I currently have a server which has a DynDNS subdomain (let's call it foo.dyn.com). I also have a proper domain with a CNAME pointing to that subdomain (let's call it bar.baz.com). foo.dyn.com has a self-signed SSL certificate, while bar.baz.com has a proper CA-signed SSL certificate.

I've set up Apache to redirect non-ssl requests for either domain to https://bar.baz.com, which works fine. My problem is this: I want anyone trying to access https://foo.dyn.com to get redirected to https://bar.baz.com. I've tried 2 solutions and neither get it quite right:

  1. Have 1 VirtualHost, using the CA certificate. This obvious gives a horrible warning about domain using the wrong certificate when someone tries to access https://foo.dyn.com.
  2. Have 2 VirtualHosts, one for foo.dyn.com with the self-signed certificate and one for bar.baz.com using the proper certificate. The foo.dyn.com has a redirect clause that redirects all traffic to https://bar.baz.com, which works except that you still the the self-signed certificate warning. Also, some non-web browser HTTP clients (like wget) get foo.dyn.com's certificate when pointed at bar.baz.com

Is there a way I can get around this problem?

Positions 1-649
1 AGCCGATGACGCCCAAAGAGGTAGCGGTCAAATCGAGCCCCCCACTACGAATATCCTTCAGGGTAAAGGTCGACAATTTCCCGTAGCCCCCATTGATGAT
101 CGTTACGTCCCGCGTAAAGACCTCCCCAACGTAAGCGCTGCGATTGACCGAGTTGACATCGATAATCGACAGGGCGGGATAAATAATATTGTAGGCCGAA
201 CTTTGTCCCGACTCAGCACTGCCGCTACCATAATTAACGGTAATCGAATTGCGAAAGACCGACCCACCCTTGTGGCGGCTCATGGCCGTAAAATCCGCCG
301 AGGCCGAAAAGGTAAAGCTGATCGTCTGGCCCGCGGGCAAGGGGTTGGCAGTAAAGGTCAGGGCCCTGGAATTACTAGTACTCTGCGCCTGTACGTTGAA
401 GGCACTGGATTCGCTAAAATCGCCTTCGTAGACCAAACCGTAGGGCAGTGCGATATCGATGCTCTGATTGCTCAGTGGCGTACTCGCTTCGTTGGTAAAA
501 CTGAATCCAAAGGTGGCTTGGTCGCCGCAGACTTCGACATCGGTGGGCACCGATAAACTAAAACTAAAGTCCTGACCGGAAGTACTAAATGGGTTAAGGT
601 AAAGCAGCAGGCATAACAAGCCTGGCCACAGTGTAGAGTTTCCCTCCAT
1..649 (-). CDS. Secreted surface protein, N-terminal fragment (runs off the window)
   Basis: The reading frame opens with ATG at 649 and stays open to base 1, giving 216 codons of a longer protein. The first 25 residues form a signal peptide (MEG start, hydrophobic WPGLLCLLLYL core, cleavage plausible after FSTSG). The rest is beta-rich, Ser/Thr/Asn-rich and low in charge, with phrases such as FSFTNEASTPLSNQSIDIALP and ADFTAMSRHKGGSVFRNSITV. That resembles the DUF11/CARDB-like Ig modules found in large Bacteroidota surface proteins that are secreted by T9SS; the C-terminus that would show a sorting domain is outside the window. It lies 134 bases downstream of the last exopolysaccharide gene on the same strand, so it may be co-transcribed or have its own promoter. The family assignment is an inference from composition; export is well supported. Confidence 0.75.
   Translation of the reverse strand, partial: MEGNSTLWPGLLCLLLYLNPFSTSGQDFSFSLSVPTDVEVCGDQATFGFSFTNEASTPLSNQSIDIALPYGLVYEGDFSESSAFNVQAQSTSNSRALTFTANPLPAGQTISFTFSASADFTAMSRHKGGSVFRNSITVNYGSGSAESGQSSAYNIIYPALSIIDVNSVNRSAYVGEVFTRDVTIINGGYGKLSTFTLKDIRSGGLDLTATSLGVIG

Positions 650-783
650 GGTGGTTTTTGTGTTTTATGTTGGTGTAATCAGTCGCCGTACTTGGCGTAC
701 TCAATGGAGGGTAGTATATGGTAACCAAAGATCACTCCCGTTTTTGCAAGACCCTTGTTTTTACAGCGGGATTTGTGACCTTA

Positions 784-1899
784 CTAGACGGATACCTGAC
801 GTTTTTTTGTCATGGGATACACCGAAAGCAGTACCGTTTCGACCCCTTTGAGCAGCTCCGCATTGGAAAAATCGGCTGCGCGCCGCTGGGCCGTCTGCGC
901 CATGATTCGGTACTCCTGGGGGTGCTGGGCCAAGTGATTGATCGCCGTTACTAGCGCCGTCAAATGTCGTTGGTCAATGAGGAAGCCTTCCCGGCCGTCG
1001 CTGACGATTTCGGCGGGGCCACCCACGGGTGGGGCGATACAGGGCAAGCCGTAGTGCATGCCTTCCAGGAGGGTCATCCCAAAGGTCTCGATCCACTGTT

This is a problem in the protocol stack. You can only have one SSL certificate per IP per Port.

The reason is the following: The VirtualHost system of apache and alike is based on the HTTP Host Header. However, this header is sent after the SSL connection is established (as all headers are sent after establishing the SSL connection, otherwise it would be a bit of useless).

So, the only means the server has to choose a certificate are based on the interface or IP the connection is incoming on and the port.

A solution for the warning would be though to add your second domain as SubjectAltName to the certificate.


You could use Server Name Indication, if your clients support it. (See this answer on SO for links.)

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